"We're still educating our members," Heiken said. "It takes some adjustments of the normal environmental thought process."

The tract Barnes and Hunter were preparing recently is a unit of the Cascade Thin.

Forty years ago, this slope was clearcut and replanted with Douglas fir. Now those trees have grown to heights approaching 100 feet, with trunks 12 to 20 inches across.

But this stand has also grown so crowded that the trees have stopped adding girth. While they still race each other skyward to reach the life-giving sunlight, they've stopped putting on wood.

It's typical of much of the Siuslaw National Forest, an elongated, patchy belt of coastal woodlands that stretches between Coos Bay and Tillamook.

Around 200,000 acres — roughly a third of the Siuslaw — was clearcut between the 1960s and 1980s, forest officials say. Those tracts were replanted as Douglas fir plantations, with as many as 400 seedlings to the acre.

Thinning by the numbers
Now many of those stands have reached the point where they need to be thinned to remain healthy, and the Siuslaw National Forest, short-staffed after years of shrinking budgets, is scrambling to get the cut out.

"We've got a lot of those coming on line," said Ron Shelton, a timber sale administrator for the forest. "We're kind of behind the curve on that."

While the Cascade Thin is a relatively small sale, it's part of a modest resurgence of logging on the Siuslaw, a timber-producing juggernaut that was sending 350 million board feet a year to the mills as recently as the early 1990s.

Then came the Northwest Forest Plan, which designated most of the Siuslaw's 630,000 acres as critical habitat for the northern spotted owl and other old growth-loving species. Almost overnight, the cut plunged to around 5 million board feet.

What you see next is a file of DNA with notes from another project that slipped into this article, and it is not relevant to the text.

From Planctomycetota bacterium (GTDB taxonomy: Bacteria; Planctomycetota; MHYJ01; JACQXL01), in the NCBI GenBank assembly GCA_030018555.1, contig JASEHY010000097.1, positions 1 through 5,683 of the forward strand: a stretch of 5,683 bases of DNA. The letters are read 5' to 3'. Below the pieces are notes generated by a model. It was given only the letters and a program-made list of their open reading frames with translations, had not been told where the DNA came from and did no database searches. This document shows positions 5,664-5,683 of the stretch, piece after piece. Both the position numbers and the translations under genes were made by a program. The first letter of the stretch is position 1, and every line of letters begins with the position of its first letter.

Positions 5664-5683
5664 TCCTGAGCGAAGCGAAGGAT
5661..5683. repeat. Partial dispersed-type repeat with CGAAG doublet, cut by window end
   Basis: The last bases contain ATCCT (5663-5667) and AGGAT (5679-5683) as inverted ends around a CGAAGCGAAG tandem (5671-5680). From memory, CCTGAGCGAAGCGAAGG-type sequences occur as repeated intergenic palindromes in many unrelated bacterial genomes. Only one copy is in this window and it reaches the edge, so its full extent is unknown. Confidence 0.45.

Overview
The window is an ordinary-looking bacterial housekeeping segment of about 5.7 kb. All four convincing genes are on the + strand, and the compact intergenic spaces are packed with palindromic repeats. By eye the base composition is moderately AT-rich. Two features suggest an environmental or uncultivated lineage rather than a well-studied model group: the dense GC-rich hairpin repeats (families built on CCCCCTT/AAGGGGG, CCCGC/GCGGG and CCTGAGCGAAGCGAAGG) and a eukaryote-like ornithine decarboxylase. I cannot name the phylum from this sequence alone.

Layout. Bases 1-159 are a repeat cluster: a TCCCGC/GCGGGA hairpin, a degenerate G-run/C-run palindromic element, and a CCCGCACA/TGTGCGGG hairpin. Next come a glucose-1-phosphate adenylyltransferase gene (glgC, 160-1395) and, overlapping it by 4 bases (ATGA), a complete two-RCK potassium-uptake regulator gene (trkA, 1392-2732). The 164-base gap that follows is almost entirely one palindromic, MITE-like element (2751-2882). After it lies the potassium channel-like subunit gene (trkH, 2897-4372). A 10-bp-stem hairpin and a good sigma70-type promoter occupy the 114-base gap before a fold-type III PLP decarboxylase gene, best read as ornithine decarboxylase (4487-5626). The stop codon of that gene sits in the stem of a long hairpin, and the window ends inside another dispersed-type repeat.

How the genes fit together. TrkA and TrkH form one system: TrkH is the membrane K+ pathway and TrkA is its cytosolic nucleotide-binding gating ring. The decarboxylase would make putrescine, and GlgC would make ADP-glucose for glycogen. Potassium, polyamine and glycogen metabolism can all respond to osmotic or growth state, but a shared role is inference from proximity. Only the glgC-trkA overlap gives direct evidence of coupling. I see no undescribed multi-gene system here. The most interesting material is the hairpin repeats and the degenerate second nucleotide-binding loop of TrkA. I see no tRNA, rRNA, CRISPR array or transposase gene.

For the past few years it's hovered at around 20 million to 30 million board feet, but next year it's slated to rise sharply.

"We project it to go to 60 to 70 million board feet by '07," Shelton said.

Industry retools
That's an encouraging development for people like Georgia-Pacific's Merritt, who sees it as a way to keep raw material costs down for his sawmill.

"It's kind of the old supply and demand deal — the more supply that's out there, the cheaper it's going to be," Merritt said. "The fact that the Siuslaw is able to get some timber out is pretty important."

Now that much of the Northwest timber industry has retooled for small logs, he added, thinning sales like the Cascade are much more attractive than they once were.

"Small logs bring in as many dollars as big logs do," Merritt said. "That didn't use to be the case."

And since salvage logging and cutting old growth remain such politically charged issues, Merritt can't see why more federal forests aren't putting up as many thinning sales as the Siuslaw.

"This is the forest that's doing it right," he said.

Copyright 2006 The Associated Press. All rights reserved. This material may not be published, broadcast, rewritten or redistributed.